Ultimately, I’ll be playing TERA for the next several months at least.  I look forward to Diablo 3, and I really am excited about The Secret World as well.  I’m a gamer, I’ll play everything.  But TERA’s got its hooks in me for now.  In fact, I actually think TERA might be more fun for me than SWTOR ever was. I wonder though just how long it will last.  What will the end-game hold? And more than that, will I be playing any other game when Guild Wars 2 launches? Both TERA and ANet’s game have their upsides.  Just as SWTOR had its own benefits when this same argument sprouted around the time of BioWare’s launch. 

But for what it’s worth, if you’re asking me my own opinion? I’ve not had the feeling Guild Wars 2 gave me in an MMO for over seven years.  It made me remember that these games are about the world and the people, and about exploration.  Not just about levels and gear.  I can’t wait for that feeling to be permanent when GW2 launches. TERA really is a good game. But for my own tastes, I think Guild Wars 2 is ultimately the better product.


After months of waiting, this weekend marked my first moments of playtime with the hugely anticipated Guild Wars 2.  After waiting so long, the only word that accurately sums up how I felt over the past few days is…underwhelmed.  Not overly so, but enough to make me take stock of why I feel this way.  After a post-mortem with some guild mates, we came up with a radical conclusion: I’ve been playing too much TERA.  While I fully intend to play both games, the past weekend has got me thinking about how the two compare, and now I plan to share my conclusions with you, gentle readers.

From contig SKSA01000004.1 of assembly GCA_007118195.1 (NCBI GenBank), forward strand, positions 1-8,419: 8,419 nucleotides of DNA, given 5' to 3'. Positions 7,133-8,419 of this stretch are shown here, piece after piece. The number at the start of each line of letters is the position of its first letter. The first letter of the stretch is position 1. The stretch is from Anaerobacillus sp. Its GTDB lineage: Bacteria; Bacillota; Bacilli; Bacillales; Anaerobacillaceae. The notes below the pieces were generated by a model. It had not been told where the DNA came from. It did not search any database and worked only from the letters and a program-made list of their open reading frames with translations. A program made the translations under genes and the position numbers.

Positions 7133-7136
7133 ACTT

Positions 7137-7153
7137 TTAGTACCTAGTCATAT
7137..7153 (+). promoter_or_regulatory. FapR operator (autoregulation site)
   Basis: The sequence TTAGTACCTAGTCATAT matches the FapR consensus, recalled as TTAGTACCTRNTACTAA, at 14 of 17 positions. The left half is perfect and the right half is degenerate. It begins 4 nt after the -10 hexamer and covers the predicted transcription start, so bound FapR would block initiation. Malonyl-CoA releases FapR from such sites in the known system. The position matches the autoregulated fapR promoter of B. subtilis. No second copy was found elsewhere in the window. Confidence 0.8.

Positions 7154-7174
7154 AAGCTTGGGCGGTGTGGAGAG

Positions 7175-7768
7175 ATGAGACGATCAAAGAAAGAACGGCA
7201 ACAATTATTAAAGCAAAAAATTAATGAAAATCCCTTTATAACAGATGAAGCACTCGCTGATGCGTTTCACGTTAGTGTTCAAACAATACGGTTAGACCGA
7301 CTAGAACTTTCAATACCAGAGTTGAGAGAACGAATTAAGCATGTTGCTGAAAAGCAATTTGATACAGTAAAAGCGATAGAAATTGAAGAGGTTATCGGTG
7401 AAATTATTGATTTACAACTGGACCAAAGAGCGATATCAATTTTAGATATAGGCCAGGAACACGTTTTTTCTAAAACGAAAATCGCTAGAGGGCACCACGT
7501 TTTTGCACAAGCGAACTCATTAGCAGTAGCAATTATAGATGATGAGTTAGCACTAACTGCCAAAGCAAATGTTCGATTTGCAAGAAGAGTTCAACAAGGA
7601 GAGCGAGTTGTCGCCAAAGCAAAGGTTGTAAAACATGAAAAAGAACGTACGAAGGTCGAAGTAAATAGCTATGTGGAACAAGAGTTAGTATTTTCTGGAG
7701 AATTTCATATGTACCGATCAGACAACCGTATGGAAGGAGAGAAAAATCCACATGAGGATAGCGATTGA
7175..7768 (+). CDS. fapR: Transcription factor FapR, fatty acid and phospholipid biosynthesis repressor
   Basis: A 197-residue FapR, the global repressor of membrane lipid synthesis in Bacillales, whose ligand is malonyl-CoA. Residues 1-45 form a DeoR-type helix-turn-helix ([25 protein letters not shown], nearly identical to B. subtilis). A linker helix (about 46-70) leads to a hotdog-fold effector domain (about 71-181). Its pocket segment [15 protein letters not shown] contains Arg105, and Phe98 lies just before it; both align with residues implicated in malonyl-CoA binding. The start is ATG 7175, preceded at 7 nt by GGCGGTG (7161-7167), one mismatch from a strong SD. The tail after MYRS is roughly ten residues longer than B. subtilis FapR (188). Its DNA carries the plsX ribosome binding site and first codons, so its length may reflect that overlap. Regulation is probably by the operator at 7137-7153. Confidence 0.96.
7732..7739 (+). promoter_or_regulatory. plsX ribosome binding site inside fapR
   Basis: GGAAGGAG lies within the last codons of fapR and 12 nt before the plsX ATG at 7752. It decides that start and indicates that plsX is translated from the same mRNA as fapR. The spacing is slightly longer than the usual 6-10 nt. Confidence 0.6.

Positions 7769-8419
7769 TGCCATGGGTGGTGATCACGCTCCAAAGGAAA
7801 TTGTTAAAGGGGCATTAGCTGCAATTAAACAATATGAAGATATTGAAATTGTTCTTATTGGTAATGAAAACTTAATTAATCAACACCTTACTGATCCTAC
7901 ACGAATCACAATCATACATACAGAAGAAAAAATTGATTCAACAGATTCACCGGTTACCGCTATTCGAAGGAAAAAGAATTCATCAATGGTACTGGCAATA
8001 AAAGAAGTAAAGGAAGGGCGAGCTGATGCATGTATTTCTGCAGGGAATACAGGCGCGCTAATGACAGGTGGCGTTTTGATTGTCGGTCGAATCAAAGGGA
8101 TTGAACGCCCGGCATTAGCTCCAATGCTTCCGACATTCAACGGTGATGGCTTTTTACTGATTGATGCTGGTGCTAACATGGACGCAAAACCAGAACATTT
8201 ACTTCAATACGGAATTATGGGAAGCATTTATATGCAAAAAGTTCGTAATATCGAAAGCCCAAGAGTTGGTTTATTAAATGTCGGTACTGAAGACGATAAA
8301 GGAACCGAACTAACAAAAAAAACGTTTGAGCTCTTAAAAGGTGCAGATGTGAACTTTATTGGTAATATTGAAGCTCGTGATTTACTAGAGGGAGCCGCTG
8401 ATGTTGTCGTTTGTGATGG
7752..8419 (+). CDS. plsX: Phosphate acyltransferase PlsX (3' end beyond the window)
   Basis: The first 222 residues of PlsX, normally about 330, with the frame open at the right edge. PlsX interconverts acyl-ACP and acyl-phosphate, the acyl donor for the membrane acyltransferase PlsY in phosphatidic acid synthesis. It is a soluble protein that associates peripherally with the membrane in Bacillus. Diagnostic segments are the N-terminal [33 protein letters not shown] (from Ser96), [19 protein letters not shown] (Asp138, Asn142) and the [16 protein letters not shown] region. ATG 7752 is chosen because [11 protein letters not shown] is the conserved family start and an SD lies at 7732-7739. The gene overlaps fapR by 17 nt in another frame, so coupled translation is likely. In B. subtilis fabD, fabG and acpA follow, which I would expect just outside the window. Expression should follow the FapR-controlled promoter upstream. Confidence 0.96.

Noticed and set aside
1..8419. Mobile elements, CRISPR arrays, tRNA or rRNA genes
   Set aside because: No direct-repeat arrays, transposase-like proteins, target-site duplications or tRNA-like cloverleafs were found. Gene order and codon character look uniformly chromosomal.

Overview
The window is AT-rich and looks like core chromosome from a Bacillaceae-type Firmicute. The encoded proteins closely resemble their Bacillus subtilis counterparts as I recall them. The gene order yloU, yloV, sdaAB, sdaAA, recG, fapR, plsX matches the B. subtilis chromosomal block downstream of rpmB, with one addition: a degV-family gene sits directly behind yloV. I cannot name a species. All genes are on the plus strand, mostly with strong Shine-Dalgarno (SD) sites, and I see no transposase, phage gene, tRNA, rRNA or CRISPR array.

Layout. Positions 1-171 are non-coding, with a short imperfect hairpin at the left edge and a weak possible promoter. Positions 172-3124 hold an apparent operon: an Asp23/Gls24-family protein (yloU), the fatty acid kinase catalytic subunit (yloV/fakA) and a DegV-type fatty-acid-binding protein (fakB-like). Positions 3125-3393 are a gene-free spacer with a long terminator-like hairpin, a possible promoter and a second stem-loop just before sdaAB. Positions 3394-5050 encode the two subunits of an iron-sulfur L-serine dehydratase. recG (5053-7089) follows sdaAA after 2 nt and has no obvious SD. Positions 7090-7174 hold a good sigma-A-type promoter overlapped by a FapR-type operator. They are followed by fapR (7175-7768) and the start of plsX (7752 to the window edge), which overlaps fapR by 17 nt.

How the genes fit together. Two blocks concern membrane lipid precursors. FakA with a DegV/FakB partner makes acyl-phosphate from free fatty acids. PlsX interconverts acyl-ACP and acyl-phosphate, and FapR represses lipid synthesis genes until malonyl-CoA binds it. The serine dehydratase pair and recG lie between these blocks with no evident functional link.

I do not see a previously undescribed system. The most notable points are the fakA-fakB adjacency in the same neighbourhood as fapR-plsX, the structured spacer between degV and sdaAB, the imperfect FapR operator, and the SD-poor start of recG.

Class Progression

The way your class develops in Guild Wars 2 through having different weapons offer different skills offers brilliant customisation.  The first character I made was a Charr engineer, and I found much of my first hour consumed with trying to track down as many different weapons as I could.  From very early in my playtime I was able to refine my playstyle to what worked best for me, and that’s really quite special.

TERA has nowhere near the same level of class customisation on offer.  Your class is pretty much shackled in terms of how it operates, all the way down to the weapons it uses which could quickly become repetitive.  What makes up for this is the vast difference in play experiences between classes.  In a game with an emphasis on action combat, the speed and range of attacks take on a much more important meaning, which in turn makes picking the right class for your style a big task.  Sure, it can’t be refined to the degree present in Guild Wars 2, but that’s not to say there aren’t options there.